StudioTulsa

Arts & Culture of interest to Northeastern Oklahoma

(Note: This interview originally aired back in September.) Our guest on ST is Steve Silberman, who's written about science and cultural affairs for WIRED and other leading magazines for more than two decades.

On this edition of our show, we learn about a new exhibition at the Gilcrease Museum here in Tulsa; "Rick Bartow: Things You Know But Cannot Explain" will be on view through April 24th. Featuring more than 100 art works, including sculptures, paintings, drawings, prints, mixed media pieces, and the giant pastels for which Bartow is best known, the exhibit draws from both public and private collections -- including the artist's own studio.

On this installment of ST, we learn about "The Vaudeville Museum" -- a special evening of Vaudeville history, perspective, and performance -- that will be staged at TU's McFarlin Library at 7pm both tonight and tomorrow night (the 22nd and 23rd). It's an interactive, interdisciplinary, and free-to-the-public presentation that's recently been created by Machele Miller-Dill, Director of TU's Musical Theatre Program, who also performs in this throwback event and is one of our guests today.

On this edition of ST, we speak with the well-regarded Missouri-based printmaker, Tom Huck, who owns and operates a press called Evil Prints. Huck is known for his large-format, intricately detailed, and darkly humorous woodcuts -- many of which are also quite satirical or even raunchy -- that are inspired by the work of Hieronymus Bosch, Albrecht Dürer, and Pieter Bruegel the Elder, as well as (much more recently) R. Crumb and various heavy-metal rock LP covers.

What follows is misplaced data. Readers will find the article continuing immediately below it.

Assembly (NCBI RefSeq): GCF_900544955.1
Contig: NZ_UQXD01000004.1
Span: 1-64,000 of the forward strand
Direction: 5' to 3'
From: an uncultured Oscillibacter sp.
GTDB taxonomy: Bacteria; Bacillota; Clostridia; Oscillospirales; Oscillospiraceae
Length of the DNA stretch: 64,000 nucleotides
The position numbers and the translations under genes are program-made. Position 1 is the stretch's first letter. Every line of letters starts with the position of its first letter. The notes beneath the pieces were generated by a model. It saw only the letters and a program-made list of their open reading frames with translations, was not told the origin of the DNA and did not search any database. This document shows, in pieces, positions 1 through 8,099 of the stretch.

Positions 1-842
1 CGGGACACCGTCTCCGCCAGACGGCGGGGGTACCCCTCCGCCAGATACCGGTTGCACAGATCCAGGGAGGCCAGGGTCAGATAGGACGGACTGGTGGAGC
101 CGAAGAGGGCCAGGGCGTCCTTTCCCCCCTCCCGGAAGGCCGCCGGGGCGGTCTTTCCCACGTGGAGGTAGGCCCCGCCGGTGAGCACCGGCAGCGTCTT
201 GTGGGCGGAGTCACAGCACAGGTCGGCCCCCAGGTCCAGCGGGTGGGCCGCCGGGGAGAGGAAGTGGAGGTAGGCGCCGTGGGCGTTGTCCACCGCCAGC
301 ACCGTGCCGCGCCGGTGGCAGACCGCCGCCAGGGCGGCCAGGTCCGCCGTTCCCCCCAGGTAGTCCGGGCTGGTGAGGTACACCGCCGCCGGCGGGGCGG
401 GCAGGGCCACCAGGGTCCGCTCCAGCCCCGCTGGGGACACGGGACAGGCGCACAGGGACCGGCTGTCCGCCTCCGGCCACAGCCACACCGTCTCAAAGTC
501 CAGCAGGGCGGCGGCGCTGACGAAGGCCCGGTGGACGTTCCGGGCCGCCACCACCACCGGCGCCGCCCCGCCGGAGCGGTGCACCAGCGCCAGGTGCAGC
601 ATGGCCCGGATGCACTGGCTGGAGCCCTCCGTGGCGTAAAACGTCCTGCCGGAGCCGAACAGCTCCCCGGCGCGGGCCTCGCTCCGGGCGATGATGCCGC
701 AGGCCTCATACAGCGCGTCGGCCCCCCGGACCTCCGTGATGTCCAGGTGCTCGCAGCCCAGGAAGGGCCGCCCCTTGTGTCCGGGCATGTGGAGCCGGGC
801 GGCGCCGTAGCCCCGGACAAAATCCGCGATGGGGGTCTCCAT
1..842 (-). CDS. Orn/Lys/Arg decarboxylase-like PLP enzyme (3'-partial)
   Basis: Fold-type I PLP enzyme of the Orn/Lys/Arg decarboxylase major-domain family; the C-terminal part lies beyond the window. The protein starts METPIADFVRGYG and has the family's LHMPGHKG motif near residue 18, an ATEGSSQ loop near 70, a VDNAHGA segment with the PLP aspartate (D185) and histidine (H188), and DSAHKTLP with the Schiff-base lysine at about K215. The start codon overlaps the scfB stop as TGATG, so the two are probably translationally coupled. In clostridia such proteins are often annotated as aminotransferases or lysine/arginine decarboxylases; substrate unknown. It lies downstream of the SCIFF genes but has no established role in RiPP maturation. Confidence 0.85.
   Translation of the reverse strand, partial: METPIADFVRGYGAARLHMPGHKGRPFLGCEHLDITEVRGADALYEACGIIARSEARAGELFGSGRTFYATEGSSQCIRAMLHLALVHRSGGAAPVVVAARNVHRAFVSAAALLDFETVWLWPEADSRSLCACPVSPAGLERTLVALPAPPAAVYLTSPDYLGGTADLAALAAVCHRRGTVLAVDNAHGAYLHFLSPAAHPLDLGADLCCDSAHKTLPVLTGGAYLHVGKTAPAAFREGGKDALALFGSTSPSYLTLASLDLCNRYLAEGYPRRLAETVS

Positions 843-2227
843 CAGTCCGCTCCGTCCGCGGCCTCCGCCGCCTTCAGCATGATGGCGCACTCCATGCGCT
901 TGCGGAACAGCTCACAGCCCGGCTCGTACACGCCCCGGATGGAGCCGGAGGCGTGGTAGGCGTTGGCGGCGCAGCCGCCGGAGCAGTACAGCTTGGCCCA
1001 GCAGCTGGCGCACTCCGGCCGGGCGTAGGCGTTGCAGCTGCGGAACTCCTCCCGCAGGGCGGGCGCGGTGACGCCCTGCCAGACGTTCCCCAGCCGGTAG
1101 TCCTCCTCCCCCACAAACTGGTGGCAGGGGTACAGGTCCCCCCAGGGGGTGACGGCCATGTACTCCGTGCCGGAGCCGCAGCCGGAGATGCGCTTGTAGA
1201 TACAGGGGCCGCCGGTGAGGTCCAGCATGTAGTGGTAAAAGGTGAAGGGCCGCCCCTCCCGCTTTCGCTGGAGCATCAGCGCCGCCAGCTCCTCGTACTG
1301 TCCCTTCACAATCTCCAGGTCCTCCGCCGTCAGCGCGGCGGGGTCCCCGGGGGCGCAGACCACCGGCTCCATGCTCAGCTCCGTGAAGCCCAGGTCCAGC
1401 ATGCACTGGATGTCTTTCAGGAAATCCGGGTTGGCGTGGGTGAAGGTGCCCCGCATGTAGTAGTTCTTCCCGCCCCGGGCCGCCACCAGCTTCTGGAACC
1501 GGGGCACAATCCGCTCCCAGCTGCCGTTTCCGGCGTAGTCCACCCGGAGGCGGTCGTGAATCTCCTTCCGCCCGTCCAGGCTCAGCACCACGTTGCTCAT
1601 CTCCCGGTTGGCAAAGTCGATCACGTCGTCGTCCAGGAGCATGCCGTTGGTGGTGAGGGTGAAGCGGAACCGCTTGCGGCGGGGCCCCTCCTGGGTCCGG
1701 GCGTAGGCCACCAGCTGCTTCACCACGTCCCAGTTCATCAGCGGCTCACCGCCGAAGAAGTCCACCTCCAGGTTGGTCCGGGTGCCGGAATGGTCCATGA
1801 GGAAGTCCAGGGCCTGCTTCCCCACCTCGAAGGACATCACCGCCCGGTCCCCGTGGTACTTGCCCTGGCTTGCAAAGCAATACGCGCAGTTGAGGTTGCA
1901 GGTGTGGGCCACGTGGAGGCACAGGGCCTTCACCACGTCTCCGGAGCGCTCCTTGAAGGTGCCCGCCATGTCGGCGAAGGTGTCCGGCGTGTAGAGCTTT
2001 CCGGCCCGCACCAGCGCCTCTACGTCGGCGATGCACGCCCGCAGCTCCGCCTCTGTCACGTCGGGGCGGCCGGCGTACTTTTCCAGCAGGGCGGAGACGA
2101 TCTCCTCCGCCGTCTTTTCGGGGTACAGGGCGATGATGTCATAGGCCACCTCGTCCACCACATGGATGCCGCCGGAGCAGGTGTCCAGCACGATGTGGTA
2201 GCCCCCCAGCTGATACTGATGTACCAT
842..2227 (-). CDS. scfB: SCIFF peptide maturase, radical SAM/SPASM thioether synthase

As noted at Wikipedia: "Public diplomacy...broadly speaking, is the communication with foreign publics to establish a dialogue designed to inform and influence. There is no one definition of public diplomacy, and...definitions vary and continue to change over time. It is practiced through a variety of instruments and methods, ranging from personal contact and media interviews to the Internet and educational exchanges." On this installment of ST, we explore this hard-to-pin-down idea with a scholarly expert on such. Our guest is Dr.

On this edition of ST, we chat with author Stewart O'Nan about his latest book, "West of Sunset," which is just out in paperback. It's a novel that imagines the final years of F. Scott Fitzgerald's life, when he was living and working in Hollywood in the 1930s...and trying, more or less in vain, to re-capture the literary greatness of his earlier years.

(Note: This interview originally aired back in June; we are pleased to present it once again on MLK Day.) On this edition of ST, a discussion with the longtime Georgia-based journalist, Jim Auchmutey, who tells us about his book, "The Class of '65: A Student, a Divided Town and the Long Road to Forgiveness." It's a detailed profile of Americus High School, in rural southern Georgia, at a pivotal time in that school's -- and this country's -- history.

On this edition of ST, we welcome Daniel Hege back to our show.

On this edition of ST on Health, we speak with Mark Edwards, the co-founder of Upstream USA, a newly formed nonprofit that aims, as noted at its website, "to change healthcare so that all women receive the highest quality services and can conveniently access the full range of contraceptive methods, including IUDs and the implant." Indeed, as stated further at the Upstream USA site: "Fully half of all pregnancies in the United States are accidental.

On this edition of ST, we chat with The Reverend Dr. William J. Barber II, who's the president of the North Carolina chapter of the NAACP. Rev.

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